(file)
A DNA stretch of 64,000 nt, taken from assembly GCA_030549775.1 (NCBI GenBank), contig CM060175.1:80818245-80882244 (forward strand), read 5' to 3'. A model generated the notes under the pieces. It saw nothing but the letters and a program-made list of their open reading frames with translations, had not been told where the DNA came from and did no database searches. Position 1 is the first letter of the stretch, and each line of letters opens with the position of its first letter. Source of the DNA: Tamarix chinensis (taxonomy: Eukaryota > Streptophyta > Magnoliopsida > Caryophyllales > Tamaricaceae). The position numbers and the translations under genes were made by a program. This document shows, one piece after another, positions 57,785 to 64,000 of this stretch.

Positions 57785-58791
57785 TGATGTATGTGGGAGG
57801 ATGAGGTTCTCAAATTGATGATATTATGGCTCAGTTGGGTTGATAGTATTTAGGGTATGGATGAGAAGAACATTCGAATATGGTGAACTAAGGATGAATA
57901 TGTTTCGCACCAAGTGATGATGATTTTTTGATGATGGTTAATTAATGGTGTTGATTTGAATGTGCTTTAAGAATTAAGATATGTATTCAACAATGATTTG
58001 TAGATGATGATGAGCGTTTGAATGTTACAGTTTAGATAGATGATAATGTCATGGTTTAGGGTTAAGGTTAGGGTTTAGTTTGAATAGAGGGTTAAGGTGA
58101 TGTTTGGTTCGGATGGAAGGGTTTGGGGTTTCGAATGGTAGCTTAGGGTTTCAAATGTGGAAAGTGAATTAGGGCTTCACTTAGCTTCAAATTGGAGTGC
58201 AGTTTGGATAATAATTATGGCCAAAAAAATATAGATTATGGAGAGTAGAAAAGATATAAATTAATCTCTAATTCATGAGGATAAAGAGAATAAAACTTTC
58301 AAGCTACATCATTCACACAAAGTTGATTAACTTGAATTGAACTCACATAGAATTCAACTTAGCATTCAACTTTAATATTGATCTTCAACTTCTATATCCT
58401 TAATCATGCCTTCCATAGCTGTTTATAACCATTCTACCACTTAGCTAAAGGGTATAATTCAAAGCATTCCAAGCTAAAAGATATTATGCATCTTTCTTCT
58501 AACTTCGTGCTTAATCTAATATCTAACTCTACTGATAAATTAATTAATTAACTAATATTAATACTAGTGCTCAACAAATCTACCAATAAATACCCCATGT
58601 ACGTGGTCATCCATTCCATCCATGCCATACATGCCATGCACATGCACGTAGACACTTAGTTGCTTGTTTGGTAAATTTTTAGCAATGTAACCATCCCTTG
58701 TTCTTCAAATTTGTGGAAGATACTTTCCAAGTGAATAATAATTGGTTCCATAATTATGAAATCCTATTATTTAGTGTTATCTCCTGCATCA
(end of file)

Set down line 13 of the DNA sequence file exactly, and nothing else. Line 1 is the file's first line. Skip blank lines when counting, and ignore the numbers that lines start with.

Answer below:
58701 TTCTTCAAATTTGTGGAAGATACTTTCCAAGTGAATAATAATTGGTTCCATAATTATGAAATCCTATTATTTAGTGTTATCTCCTGCATCA